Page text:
But popular culture the world over has made “fat” the worst thing one could become. So you have memes that joke about “getting FAT for Christmas”, popular TV shows like F.R.I.E.N.D.S making “fat” seems like a catastrophe worse than death. And as a fat woman who was once a fat girl, and a fat teenager, it hurt like hell. It undermined my basic self-esteem, made me believe I was undeserving of love and desire, so much so that when I finally was in love, I allowed myself to put up with too less. And I ate, almost to save myself from all the mortification, ate to normalize my size. Ate all the wrong things, and in too huge portions. It was part abandon, part defiance, and the rest part was pure self-loathing.
I am in no way advocating obesity, nor am I unaware of the health issues that may arise as a consequence. But, as a fat person, I know, I did not choose this. I did not choose to be fat. I have hated my fat body for as long as memory serves me. I have purposefully bought the longer jacket, the looser pants, the full-sleeved maxi dress, at plus size stores, whose collections are enough to make one feel apologetic about one’s very existence. I have spent hours in the gym, hating myself in the wall-to-wall mirrors that gyms have for some reason. I loved working out though. I love dancing, but have danced on a stage only twice. Because I was ashamed.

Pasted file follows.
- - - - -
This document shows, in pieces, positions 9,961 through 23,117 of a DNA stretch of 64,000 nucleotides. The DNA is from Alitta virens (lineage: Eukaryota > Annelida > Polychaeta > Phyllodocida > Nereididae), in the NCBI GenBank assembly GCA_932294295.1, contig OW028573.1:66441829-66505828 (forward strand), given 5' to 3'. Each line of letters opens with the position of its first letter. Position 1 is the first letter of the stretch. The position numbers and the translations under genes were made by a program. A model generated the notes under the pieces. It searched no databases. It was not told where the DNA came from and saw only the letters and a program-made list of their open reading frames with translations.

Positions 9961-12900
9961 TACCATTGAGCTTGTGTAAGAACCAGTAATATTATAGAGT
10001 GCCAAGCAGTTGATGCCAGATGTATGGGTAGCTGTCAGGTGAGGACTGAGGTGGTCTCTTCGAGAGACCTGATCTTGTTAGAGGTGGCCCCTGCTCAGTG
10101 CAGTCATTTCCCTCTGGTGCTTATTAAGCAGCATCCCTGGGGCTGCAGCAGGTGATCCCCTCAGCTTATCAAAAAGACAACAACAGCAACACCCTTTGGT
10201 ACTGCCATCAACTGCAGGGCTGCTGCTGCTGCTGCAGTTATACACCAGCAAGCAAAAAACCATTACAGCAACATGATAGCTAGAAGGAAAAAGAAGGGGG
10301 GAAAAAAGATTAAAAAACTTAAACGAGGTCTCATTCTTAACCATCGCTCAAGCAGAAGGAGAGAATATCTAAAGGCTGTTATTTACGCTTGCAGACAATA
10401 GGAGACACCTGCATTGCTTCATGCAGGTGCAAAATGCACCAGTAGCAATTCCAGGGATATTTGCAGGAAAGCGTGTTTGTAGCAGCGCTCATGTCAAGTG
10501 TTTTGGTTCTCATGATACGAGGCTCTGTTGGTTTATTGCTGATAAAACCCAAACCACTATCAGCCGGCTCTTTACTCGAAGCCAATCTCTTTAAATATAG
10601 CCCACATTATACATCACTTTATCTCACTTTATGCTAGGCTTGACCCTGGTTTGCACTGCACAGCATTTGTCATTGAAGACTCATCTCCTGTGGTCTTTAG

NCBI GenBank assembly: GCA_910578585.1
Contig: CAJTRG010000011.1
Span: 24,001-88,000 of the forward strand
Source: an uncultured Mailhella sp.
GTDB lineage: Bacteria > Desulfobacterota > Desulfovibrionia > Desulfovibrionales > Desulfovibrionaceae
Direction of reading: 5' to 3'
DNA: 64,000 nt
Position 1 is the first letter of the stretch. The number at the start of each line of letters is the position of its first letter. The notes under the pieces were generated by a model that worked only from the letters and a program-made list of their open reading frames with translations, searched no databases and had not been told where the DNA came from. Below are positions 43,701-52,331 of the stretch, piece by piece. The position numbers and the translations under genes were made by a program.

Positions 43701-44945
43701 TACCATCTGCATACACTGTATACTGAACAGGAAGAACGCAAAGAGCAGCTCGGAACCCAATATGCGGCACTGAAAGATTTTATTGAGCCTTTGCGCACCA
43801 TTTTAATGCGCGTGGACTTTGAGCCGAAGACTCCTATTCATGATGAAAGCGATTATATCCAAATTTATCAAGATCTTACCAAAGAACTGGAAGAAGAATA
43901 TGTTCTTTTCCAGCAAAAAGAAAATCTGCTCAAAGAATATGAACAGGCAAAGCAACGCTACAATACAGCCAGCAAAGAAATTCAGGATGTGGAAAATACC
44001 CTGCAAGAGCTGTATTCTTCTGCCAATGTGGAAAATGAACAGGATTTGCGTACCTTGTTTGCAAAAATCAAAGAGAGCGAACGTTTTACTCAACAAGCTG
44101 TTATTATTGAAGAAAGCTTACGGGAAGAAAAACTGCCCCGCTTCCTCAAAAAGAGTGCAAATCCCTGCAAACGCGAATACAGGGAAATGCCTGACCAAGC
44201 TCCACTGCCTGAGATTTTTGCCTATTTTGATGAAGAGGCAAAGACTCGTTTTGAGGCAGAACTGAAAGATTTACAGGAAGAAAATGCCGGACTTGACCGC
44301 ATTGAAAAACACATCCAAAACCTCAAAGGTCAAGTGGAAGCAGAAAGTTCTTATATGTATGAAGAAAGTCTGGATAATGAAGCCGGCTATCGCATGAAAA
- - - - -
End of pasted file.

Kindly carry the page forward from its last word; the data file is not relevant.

I feared ridicule. And ridicule has always been ample. Starting with the auto-driver refusing me for my size, to being unable to communicate to the few boys I let myself have a crush on in my early youth, to being shamed for eating in public, to being told by random strangers to ‘lose weight’, as though I was sitting on them. My size was a burden to me. But the bigger burden was surely people’s fatphobia.
My biggest fantasy still being, being ‘slim’. My biggest fear being rejection for being fat.
Fatphobia is so ingrained in our society and our mindsets, that it often comes across as sheer concern. Except that it is not. It is this disgust, this utter revulsion against a fat body, to mask which, health-issues are brought up as a trope to diss, to shame the fat body into acquiescence and self-loathing. Fatphobia is probably why your middle school teacher did not take you to act in your dream-role in school, or why your friend did not call you to her ‘hep’ birthday party, or why this boy in your tuition-class bro-zoned you even though you were a girl. It is worse than just fear. It makes a fat body seem and feel grotesque.